No Singapore residents among 214 new COVID-19 infections; 3 community cases all Bangladeshi men

·Editorial Team
·5-min read
A man receives a nasal swab at The Float @ Marina Bay on 12 June 2020. The site is now a regional  COVID-19 screening centre. (PHOTO: Dhany Osman / Yahoo News Singapore)
A man receives a nasal swab at The Float @ Marina Bay on 12 June 2020. The site is now a regional COVID-19 screening centre. (PHOTO: Dhany Osman / Yahoo News Singapore)

SINGAPORE — In its lowest daily reported tally in over two months, the Ministry of Health (MOH) confirmed on Monday (15 June) 214 new COVID-19 cases in Singapore, bringing the total number of cases to 40,818, as well as 777 recoveries.

There are no Singaporeans or permanent residents among the new cases, a first since last Tuesday. The latest tally is the lowest since the 191 cases reported on 11 April.

Of them, 211 are foreign workers living in dormitories, while three others are classified as community cases.

The trio, all men, are Bangladeshi nationals aged between 28 to 48.

“All three cases in the community are work permit holders who were detected as a result of our efforts to screen workers in essential services, even though they are asymptomatic,” said the MOH.

Overall, only one per cent of new cases have no established links.

The MOH said the number of new cases in the community has decreased from an average of nine cases per day in the week before, to an average of eight per day in the past week.

Similarly, the number of unlinked cases in the community has also decreased from an average of four cases per day in the week before, to an average of three per day in the past week.

The ministry provided an update on the 15-year-old St Anthony’s Canossian Secondary School female student who was among two Singaporeans announced on Saturday to have tested positive for COVID-19. Her serological test result had came back positive, which is indicative of a past infection.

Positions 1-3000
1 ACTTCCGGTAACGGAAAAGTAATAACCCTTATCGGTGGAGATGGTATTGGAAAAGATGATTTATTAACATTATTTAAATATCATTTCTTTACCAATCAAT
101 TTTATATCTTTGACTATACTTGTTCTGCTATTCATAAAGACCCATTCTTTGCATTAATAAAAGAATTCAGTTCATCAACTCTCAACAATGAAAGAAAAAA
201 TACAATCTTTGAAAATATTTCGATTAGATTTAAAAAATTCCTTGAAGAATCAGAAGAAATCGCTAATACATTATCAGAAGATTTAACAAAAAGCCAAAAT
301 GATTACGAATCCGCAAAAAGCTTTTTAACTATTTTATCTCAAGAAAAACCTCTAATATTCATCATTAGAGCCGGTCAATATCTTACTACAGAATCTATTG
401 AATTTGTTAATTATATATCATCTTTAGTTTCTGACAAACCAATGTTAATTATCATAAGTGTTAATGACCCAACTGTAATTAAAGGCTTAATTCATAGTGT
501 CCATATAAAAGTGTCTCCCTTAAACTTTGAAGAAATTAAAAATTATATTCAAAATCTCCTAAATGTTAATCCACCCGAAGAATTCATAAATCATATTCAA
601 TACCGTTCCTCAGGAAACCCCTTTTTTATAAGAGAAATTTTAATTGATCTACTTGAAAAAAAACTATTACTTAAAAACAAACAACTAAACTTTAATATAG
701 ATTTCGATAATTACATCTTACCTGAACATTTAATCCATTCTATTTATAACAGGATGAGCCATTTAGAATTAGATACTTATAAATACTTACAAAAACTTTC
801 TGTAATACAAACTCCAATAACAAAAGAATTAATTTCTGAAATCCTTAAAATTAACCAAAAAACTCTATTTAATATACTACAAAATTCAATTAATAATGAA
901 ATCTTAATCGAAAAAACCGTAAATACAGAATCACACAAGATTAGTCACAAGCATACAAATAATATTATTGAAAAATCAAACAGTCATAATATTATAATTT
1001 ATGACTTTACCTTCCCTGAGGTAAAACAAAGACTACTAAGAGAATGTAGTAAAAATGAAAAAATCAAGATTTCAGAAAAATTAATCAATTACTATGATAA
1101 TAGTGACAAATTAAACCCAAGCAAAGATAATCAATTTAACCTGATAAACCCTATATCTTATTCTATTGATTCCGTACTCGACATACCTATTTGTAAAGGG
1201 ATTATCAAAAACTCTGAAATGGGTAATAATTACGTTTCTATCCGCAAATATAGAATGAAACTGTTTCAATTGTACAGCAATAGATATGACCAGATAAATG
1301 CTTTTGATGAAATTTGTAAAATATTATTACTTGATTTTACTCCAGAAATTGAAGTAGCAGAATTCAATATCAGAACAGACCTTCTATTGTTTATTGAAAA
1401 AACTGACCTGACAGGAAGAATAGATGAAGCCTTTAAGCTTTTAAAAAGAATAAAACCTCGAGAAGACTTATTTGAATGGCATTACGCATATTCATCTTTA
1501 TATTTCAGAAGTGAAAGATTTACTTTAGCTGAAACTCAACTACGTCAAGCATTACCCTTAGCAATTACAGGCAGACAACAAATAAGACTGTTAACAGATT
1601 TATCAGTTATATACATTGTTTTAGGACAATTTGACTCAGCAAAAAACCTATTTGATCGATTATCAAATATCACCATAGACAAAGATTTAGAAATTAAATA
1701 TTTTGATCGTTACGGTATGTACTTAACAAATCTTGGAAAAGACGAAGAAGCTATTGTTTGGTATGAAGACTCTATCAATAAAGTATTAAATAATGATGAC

As a precaution, 47 students and 12 staff members who had been in close contact with the Singaporean teenager have been placed on leave of absence by the Ministry of Education (MOE) or home quarantine order by MOH. They have been tested for COVID-19, and their test results have all come back negative.

Separately, the ministry noted that the Inter-Agency Task Force has been systematically and progressively clearing dormitories through aggressive testing of migrant workers residing in dormitories, with Westlite Juniper at 23 Mandai Estate and the dorm at 21 Defu South Street 1 now cleared.

These dorms now only house recovered individuals and those who have recently tested negative. Both clusters are now considered closed, the ministry added.

It also announced one additional cluster of eight cases linked to a dorm at 23 Tech Park Crescent.

Dozens of clusters linked to foreign worker dorms have been identified thus far, including Singapore’s largest cluster of 2,758 cases linked to S11 Dormitory@Punggol, followed by Sungei Tengah Lodge with 2,041 cases, Jurong Penjuru Dormitory with 1,711 cases, Cassia @ Penjuru with 1,456 cases, and Tuas View Dormitory with 1,405 cases.

The five are among the 25 dorms that have been gazetted as isolation areas and account for some 24 per cent of the total 38,438 infected foreign workers living in dorms in Singapore.

About 10 per cent of some 400,000 such workers who live in dorms here have been cleared of the infection, said Manpower Minister Josephine Teo on 1 June during a press conference. Over 20,000 infected foreign workers have recovered, she added.

(For more information on the clusters, read here.)

Over 30,300 have recovered

With 777 more patients discharged from hospitals or community isolation facilities on Monday, 30,366 cases – some 74 per cent of the total tally – have fully recovered from the infection.

Most of the 243 hospitalised cases are stable or improving, while two are in critical condition in the intensive care unit.

A total of 10,183 patients with mild symptoms or are clinically well but still test positive are isolated and cared for at community facilities.

Apart from 26 patients who have died from COVID-19 complications, 10 others who tested positive for the virus have died from unrelated causes, including three whose deaths were attributed to a heart attack and another three, including the 44-year-old male Indian national who died on 8 June, whose deaths were attributed to coronary heart disease.

“Only cases where the attending doctor or pathologist attributes the primary or underlying cause of death as due to COVID-19 infection will be added to the COVID-19 death count,” said the MOH in previous press releases, adding that the method of assessment is consistent with international practices for classifying deaths.

As of 8 June, the ministry has conducted 488,695 swab tests, of which 284,963 were done on unique individuals. This translates to around 85,700 swabs conducted per 1 million total population, and about 50,000 unique individuals swabbed per 1 million total population.

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